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Changing my religion
Muslim converts have an image problem. A handful, like Richard Dart, a Dorset native jailed last month, have been implicated in terrorism. Samantha Lewthwaite, who was married to Germaine Lindsay, one of the 7/7 bombers and himself a convert, is wanted by Kenyan police in connection with an alleged bomb plot.
Even without the taint of extremism, women are sometimes pitied for joining a religion accused of oppressing them. Despite these concerns, converts, for the most part peaceable, propel Islam's transition from an immigrant religion to a home-grown one.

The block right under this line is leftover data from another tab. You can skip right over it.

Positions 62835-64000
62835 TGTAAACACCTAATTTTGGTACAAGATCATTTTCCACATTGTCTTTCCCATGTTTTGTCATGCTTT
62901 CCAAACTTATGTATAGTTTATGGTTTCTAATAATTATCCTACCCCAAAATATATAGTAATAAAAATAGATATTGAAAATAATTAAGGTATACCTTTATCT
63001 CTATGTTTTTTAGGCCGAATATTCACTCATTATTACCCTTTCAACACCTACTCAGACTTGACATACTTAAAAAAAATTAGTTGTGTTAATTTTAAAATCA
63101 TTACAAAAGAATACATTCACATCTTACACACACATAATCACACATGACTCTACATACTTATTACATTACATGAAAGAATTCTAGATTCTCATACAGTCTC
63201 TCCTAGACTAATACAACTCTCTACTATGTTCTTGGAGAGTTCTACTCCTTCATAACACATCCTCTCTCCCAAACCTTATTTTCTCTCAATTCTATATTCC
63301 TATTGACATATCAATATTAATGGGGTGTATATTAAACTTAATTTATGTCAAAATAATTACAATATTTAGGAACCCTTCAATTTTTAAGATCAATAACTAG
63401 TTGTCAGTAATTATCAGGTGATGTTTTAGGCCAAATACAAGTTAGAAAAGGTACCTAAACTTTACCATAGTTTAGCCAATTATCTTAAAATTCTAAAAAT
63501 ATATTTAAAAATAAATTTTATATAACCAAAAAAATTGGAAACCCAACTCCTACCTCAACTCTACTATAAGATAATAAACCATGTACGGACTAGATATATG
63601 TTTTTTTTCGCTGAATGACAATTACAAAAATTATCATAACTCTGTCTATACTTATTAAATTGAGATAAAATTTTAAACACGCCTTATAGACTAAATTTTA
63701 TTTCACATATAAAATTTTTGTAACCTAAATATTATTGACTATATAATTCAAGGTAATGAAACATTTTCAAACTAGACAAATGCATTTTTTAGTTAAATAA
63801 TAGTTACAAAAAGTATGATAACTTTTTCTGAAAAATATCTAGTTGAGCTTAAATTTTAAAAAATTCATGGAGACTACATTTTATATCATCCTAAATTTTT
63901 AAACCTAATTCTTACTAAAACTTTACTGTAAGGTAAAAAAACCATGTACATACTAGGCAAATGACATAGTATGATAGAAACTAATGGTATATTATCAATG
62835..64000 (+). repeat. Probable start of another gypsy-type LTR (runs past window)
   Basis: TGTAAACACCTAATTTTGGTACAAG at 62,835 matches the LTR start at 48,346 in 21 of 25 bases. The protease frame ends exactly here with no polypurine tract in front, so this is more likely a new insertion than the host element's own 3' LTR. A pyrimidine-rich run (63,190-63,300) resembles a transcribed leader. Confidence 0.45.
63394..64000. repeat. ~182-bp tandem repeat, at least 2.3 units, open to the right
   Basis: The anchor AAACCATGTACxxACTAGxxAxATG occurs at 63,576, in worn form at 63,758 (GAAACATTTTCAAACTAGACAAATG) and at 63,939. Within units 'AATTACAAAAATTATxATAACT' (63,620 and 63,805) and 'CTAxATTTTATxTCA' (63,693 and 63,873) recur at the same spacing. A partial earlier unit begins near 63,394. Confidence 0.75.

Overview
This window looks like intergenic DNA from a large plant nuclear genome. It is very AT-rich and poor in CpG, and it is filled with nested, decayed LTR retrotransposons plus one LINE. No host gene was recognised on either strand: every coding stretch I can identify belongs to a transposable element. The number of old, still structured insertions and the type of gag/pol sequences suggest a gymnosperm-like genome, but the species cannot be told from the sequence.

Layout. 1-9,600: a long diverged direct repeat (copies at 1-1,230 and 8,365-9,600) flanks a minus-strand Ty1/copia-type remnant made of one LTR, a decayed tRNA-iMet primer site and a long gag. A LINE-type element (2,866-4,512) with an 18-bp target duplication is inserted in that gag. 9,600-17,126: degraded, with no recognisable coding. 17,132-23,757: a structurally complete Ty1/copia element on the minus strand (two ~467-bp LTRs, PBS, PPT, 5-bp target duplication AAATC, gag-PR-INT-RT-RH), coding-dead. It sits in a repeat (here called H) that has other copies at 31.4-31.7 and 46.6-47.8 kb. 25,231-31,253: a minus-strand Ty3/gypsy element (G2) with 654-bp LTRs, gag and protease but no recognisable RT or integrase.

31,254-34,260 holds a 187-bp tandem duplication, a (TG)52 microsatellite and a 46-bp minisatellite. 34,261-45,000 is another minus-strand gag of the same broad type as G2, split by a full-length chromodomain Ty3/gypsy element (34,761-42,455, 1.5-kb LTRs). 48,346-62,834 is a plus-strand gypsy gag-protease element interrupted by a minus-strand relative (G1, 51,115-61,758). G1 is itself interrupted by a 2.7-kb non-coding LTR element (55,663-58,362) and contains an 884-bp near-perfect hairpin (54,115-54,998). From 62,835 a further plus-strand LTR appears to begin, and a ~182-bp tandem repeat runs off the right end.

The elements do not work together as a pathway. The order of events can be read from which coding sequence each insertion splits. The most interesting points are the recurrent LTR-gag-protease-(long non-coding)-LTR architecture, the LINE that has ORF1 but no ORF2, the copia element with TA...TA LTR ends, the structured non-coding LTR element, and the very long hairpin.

Calculating convert numbers is tricky. The census in England and Wales only asks about people's current religion. Mosques do not record conversions centrally, and some new believers keep their conversions quiet. But using census data on race and religion, and questionnaires issued to mosques, Kevin Brice, a researcher at the University of Wales Trinity Saint David, reckons around 5,200 Britons turn to Islam every year, bringing the total number of converts to about 100,000.
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